Q. So currently, the only way to enforce this international norm is militarily and even giving us—the Asad regime extra time would not achieve your goals?
The President. What I'm saying, Major, is that so far, what we've seen is a escalation by the Asad regime of chemical weapons use.
You'll recall that several months ago, I said we now say with some confidence that at a small level Asad has used chemical weapons. We not only sent warnings to Asad, but we demarched, meaning we sent a strong message through countries that have relationships with Asad, that he should not be doing this. And rather than hold the line, we ended up with what we saw on August 21. So this is not as if we haven't tested the proposition that the guy—or at least generals under his charge—can show restraint when it comes to this stuff. And they've got one of the largest stockpiles in the world.
But I want to emphasize that we continue to consult with our international partners. I'm listening to Congress. I'm not just doing the talking. And if there are good ideas that are worth pursuing then I'm going to be open to it.
I will take last question. Tangi, AFP [Tangi Quemener, Agence France-Presse].
National Security Agency's Electronic Surveillance Program/President Dilma Rousseff of Brazil/President Enrique Peña Nieto of Mexico
Q. Thank you, Mr. President. Yesterday night you had two unscheduled bilateral meetings with your Brazilian and Mexican counterparts after they voiced very strong concerns about being allegedly targeted by the NSA. What was your message to them? And do these revelations—that constant stream of revelations since the start of this summer—make it harder for you to build confidence with your partners in international forums such as this one?
The President. Good. The—I did meet with President Rousseff as well as President Peña Nieto, of Brazil and Mexico, respectively, to discuss these allegations that were made in the press about the NSA. I won't share with you all the details of the conversation, but what I said to them is consistent with what I've said publicly. The United States has an intelligence agency, and our intelligence agency's job is to gather information that's not available through public sources. If they were available through public sources, then they wouldn't be an intelligence agency. In that sense, what we do is similar to what countries around the world do with their intelligence services.
But what is true is that we are bigger; we have greater capabilities. The difference between our capabilities and other countries probably tracks the differences in military capabilities between countries. And what I've said is that because technology is changing so rapidly, because these capabilities are growing, it is important for us to step back and review what it is that we're doing, because just because we can get information doesn't necessarily always mean that we should.
There may be costs and benefits to doing certain things, and we've got to weigh those. And I think that, traditionally, what's happened over decades is the general assumption was, well, you just—whatever you can get, you just kind of pull in, and then you kind of sift through later and try to figure out what's useful. The nature of technology and the legitimate concerns around privacy and civil liberties means that it's important for us on the front end to say, all right, are we actually going to get useful information here? And if not—or how useful is it? If it's not that important, should we be more constrained in how we use certain technical capabilities?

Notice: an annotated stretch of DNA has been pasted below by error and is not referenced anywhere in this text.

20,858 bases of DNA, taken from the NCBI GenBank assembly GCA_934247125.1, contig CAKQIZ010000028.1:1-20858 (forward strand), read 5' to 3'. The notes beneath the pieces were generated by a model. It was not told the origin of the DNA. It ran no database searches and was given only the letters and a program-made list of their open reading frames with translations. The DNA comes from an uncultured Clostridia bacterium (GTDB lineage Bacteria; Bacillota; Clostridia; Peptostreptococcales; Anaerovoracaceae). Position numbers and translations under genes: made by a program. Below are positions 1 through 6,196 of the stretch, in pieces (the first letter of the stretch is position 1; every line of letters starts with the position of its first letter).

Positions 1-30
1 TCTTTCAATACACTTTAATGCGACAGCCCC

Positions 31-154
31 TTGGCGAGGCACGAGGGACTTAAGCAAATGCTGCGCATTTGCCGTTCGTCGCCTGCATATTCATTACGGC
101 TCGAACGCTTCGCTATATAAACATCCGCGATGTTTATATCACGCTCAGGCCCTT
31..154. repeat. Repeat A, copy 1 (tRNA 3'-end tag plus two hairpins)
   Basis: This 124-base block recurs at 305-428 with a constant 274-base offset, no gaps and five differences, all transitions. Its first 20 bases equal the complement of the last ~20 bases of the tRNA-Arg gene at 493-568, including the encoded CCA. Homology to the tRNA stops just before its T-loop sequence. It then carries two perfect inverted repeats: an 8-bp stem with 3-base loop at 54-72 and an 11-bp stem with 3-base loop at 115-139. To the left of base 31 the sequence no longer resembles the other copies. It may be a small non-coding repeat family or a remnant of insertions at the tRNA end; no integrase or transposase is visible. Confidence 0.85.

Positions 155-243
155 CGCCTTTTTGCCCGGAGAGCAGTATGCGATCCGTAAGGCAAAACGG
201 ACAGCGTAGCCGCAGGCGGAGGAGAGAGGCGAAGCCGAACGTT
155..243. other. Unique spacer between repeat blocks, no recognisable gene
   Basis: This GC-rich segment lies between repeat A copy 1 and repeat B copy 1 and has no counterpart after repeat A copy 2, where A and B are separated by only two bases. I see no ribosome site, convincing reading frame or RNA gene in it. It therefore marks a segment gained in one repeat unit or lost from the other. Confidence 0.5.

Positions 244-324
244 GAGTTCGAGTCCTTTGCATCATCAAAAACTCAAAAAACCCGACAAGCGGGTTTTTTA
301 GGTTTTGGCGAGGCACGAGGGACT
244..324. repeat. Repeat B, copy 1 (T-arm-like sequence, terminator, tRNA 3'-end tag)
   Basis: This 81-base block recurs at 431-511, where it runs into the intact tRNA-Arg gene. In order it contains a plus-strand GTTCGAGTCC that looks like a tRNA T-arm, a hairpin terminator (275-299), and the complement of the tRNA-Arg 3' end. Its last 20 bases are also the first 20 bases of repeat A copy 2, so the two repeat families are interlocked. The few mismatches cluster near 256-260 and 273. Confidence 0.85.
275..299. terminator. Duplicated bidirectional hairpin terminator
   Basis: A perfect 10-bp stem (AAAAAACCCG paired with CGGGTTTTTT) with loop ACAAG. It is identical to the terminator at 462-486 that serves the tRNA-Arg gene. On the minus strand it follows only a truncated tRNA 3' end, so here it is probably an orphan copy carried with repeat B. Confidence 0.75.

Now, just more specifically, then, on Brazil and Mexico: I said that I would look into the allegations. I mean, part of the problem here is, we get these through the press, and then I've got to go back and find out what's going on with respect to these particular allegations. I don't subscribe to all these newspapers, and—although I think the NSA does, now at least. [Laughter]
And then, what I assured President Rousseff and President Peña Nieto is, is that they should take—that I take these allegations very seriously; I understand their concerns; I understand the concerns of the Mexican and Brazilian people—and that we will work with their teams to resolve what is a source of tension.
Now, the last thing I'd say about this, though, is just because there are tensions doesn't mean that it overrides all the incredibly wide-ranging interests that we share with so many of these countries. And there's a reason why I went to Brazil. There's a reason why I invited President Rousseff to come to the United States. Brazil is an incredibly important country. It is a amazing success story in terms of a transition from authoritarianism to democracy. It is one of the most dynamic economies in the world. And obviously, for the two largest nations in the hemisphere to have a strong relationship, that can only be good for the people of our two countries, as well as the region. Same is true with Mexico, one of our closest friends, allies, and neighbors.
And so we will work through this particular issue. It does not detract from the larger concerns that we have and the opportunities that we both want to take advantage of.
All right? Thank you very much, everybody. Thank you, St. Petersburg.
NOTE: The President's news conference began at 5:55 p.m. in the press center of the Constantine Palace. In his remarks, he referred to former National Security Agency contractor Edward J. Snowden, who is accused of leaking classified documents to members of the news media. A reporter referred to Rep. Elijah E. Cummings.
Barack Obama, The President's News Conference in St. Petersburg, Russia Online by Gerhard Peters and John T. Woolley, The American Presidency Project https://www.presidency.ucsb.edu/node/305016